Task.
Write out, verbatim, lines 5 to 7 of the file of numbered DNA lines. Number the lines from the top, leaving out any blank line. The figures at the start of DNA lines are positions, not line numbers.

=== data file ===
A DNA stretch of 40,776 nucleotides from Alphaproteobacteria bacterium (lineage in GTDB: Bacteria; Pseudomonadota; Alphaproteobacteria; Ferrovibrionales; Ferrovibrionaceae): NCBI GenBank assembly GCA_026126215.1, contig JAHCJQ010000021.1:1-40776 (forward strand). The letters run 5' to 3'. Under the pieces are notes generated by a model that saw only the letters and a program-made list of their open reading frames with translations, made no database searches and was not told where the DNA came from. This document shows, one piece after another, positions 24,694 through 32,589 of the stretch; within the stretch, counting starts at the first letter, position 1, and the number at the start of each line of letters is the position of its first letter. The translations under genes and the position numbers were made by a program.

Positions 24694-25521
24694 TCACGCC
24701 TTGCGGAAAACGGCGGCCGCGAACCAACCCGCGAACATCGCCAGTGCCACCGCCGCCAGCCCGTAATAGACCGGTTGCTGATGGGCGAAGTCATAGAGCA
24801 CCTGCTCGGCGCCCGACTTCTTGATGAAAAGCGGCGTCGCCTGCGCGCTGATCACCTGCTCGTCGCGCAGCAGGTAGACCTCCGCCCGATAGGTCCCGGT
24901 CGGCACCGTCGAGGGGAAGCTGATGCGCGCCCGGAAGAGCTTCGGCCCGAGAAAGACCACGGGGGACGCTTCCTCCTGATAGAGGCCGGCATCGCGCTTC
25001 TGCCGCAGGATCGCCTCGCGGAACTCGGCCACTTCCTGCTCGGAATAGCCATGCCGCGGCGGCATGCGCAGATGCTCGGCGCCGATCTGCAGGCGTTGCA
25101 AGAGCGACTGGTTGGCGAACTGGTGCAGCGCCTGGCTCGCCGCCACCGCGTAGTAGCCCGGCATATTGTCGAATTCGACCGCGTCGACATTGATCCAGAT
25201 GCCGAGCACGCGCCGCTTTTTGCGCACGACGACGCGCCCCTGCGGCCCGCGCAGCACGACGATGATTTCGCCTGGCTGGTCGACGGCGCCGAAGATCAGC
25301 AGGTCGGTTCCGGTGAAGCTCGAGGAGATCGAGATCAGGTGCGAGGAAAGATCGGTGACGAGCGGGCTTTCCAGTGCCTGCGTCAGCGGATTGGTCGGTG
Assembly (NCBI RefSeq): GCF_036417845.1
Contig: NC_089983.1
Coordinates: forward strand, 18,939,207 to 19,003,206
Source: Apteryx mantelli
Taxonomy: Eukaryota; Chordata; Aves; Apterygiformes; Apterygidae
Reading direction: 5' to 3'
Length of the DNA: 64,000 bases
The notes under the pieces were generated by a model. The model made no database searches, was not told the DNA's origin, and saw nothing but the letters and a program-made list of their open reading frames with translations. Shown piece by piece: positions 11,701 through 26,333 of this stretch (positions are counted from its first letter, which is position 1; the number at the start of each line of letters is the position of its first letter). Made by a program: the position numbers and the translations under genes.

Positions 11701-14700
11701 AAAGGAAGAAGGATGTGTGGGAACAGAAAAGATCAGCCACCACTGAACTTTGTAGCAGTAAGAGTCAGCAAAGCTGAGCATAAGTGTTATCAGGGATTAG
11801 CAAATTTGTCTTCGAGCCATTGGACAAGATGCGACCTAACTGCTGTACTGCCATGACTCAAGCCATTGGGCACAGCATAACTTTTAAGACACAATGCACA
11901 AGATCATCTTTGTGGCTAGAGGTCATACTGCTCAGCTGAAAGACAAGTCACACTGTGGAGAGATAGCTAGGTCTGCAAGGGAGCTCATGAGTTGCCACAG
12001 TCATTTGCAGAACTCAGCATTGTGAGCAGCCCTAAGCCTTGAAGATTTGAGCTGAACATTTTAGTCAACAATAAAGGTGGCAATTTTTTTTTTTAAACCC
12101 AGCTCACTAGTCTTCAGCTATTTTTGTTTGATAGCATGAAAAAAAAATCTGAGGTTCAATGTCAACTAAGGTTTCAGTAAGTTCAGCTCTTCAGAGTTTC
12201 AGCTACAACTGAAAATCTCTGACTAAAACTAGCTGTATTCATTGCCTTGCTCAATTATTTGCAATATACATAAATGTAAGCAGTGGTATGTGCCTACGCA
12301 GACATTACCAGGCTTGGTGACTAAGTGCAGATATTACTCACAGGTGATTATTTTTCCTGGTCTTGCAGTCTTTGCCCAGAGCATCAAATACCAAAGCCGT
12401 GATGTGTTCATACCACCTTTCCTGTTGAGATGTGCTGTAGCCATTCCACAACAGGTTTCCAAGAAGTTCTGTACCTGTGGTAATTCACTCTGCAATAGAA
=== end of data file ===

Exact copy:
24801 CCTGCTCGGCGCCCGACTTCTTGATGAAAAGCGGCGTCGCCTGCGCGCTGATCACCTGCTCGTCGCGCAGCAGGTAGACCTCCGCCCGATAGGTCCCGGT
24901 CGGCACCGTCGAGGGGAAGCTGATGCGCGCCCGGAAGAGCTTCGGCCCGAGAAAGACCACGGGGGACGCTTCCTCCTGATAGAGGCCGGCATCGCGCTTC
25001 TGCCGCAGGATCGCCTCGCGGAACTCGGCCACTTCCTGCTCGGAATAGCCATGCCGCGGCGGCATGCGCAGATGCTCGGCGCCGATCTGCAGGCGTTGCA